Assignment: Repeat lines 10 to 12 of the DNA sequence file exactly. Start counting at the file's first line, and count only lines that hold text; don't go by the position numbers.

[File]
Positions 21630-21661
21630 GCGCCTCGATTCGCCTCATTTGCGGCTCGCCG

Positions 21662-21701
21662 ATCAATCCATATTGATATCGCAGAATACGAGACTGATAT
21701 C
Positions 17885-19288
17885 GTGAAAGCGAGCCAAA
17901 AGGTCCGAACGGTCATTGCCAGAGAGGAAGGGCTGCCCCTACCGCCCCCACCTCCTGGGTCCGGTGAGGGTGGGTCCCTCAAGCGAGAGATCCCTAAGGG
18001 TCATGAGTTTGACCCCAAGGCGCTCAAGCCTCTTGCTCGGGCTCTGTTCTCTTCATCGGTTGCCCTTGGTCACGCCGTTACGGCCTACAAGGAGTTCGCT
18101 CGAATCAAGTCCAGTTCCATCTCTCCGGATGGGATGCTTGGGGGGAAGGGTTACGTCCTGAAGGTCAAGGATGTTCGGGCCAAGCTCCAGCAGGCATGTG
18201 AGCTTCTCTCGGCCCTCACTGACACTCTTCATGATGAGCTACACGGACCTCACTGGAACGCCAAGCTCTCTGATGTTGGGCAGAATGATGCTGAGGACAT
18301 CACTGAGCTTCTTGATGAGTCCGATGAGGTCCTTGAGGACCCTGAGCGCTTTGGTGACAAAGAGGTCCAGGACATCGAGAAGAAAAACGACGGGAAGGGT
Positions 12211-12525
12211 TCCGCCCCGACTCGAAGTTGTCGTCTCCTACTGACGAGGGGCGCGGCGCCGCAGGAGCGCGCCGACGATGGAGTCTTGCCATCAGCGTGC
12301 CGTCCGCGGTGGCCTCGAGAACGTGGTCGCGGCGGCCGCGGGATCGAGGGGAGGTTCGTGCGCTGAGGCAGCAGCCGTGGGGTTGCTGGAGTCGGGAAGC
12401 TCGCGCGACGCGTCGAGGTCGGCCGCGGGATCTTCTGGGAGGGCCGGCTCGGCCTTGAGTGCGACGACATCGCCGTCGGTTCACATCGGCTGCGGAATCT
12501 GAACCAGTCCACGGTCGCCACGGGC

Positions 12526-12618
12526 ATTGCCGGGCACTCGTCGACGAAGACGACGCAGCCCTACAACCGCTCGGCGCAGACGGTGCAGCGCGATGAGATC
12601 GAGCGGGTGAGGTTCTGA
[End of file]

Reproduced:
18101 CGAATCAAGTCCAGTTCCATCTCTCCGGATGGGATGCTTGGGGGGAAGGGTTACGTCCTGAAGGTCAAGGATGTTCGGGCCAAGCTCCAGCAGGCATGTG
18201 AGCTTCTCTCGGCCCTCACTGACACTCTTCATGATGAGCTACACGGACCTCACTGGAACGCCAAGCTCTCTGATGTTGGGCAGAATGATGCTGAGGACAT
18301 CACTGAGCTTCTTGATGAGTCCGATGAGGTCCTTGAGGACCCTGAGCGCTTTGGTGACAAAGAGGTCCAGGACATCGAGAAGAAAAACGACGGGAAGGGT